Editorial: Federated's Expensive Lesson
Turns out Sroge was right. Federated said Wednesday that it will shut down the 54-year-old catalog unless a buyer is found.
Theirs was a marriage destined for divorce. The only synergy was Federated using Fingerhut's vast fulfillment infrastructure to help it expand its own catalog and e-commerce lineup. Too bad Federated had no idea what to do with 40-year-old women with incomes of $15,000-$35,000, Fingerhut's target audience.
Problems started cropping up from the get-go. Fingerhut attempted to upscale the look of its catalog and what was inside. That didn't work. Then, the Internet bubble popped, nixing Fingerhut's idea of buying and selling dot-coms and being a service provider for other companies. However, Fingerhut's biggest problem arose in 1999, when it switched from using an installment credit plan to revolving credit. It also began offering credit to higher-risk prospects. Barely a year later, Fingerhut was drowning with delinquent credit card payments.
It seems that Federated only needs a nudge to make drastic decisions. Just after the merger went through, the company restructured its pecking order, having low-end Fingerhut make decisions for Macy's fledgling catalog and Web site. However, someone high up knew better than to mix Fingerhut and Bloomingdale's. (Imagine what that meeting would have been like.) In 2000, while Fingerhut hemorrhaged from people defaulting on their credit cards, the company laid off 25 percent of its staff, cut mailings and drastically lowered consumers' credit limits. Now, it looks like Federated is trying to get out of the direct marketing business all together. Last fall, it pulled the plug on the macys.com catalog and most of the e-commerce activity at bloomingdales.com.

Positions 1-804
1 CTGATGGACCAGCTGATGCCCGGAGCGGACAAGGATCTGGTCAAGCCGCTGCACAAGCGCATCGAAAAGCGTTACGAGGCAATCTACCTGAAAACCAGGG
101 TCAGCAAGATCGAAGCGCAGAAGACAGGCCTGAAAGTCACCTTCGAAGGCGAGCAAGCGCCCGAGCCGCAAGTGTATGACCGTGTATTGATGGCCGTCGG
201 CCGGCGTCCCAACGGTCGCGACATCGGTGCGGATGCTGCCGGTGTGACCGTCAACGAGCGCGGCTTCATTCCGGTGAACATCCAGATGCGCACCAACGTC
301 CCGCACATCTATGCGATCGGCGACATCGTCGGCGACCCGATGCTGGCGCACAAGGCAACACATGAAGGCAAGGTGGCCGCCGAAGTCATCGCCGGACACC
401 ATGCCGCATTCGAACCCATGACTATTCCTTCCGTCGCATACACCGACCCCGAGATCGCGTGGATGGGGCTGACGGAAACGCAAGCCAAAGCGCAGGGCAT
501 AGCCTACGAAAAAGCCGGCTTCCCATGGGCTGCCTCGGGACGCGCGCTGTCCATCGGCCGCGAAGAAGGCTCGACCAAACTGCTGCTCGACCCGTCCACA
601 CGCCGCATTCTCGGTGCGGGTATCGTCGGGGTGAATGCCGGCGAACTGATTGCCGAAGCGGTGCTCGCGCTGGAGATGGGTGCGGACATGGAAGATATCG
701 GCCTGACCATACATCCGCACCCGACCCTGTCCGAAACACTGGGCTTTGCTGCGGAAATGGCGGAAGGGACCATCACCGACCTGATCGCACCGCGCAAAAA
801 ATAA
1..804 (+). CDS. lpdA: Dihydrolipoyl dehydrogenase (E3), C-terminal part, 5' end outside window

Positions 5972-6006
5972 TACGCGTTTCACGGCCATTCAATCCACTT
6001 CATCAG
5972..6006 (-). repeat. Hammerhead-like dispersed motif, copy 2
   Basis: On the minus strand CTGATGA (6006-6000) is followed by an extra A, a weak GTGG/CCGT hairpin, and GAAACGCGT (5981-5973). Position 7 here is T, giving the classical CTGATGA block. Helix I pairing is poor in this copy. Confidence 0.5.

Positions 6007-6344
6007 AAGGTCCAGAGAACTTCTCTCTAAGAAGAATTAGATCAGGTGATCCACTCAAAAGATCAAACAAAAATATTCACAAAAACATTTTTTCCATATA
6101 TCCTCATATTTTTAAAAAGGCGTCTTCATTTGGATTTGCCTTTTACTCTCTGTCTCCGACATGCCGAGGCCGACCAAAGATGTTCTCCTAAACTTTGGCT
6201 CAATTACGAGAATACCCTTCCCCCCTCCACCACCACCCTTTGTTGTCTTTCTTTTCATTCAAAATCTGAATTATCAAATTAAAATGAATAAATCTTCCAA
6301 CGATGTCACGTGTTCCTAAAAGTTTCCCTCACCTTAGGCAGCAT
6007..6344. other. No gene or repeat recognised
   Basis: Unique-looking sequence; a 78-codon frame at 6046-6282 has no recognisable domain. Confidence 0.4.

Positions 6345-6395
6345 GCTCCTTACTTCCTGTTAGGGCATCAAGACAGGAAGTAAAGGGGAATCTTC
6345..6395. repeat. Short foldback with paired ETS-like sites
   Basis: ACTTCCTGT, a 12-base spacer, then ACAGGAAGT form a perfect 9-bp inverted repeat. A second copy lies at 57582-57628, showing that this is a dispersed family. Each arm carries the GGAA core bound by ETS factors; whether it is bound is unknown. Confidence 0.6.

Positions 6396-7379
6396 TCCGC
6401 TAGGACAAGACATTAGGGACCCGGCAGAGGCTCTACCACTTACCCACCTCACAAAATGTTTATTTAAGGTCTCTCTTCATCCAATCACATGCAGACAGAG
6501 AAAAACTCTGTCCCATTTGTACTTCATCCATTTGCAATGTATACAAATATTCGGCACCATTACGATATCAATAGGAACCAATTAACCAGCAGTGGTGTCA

Two years ago, analysts kept saying they needed another year or two to determine whether the acquisition was a good one. Guess they know now. What's sad is that Fingerhut had a profitable business and Federated is treating this like just another dot-com write-off.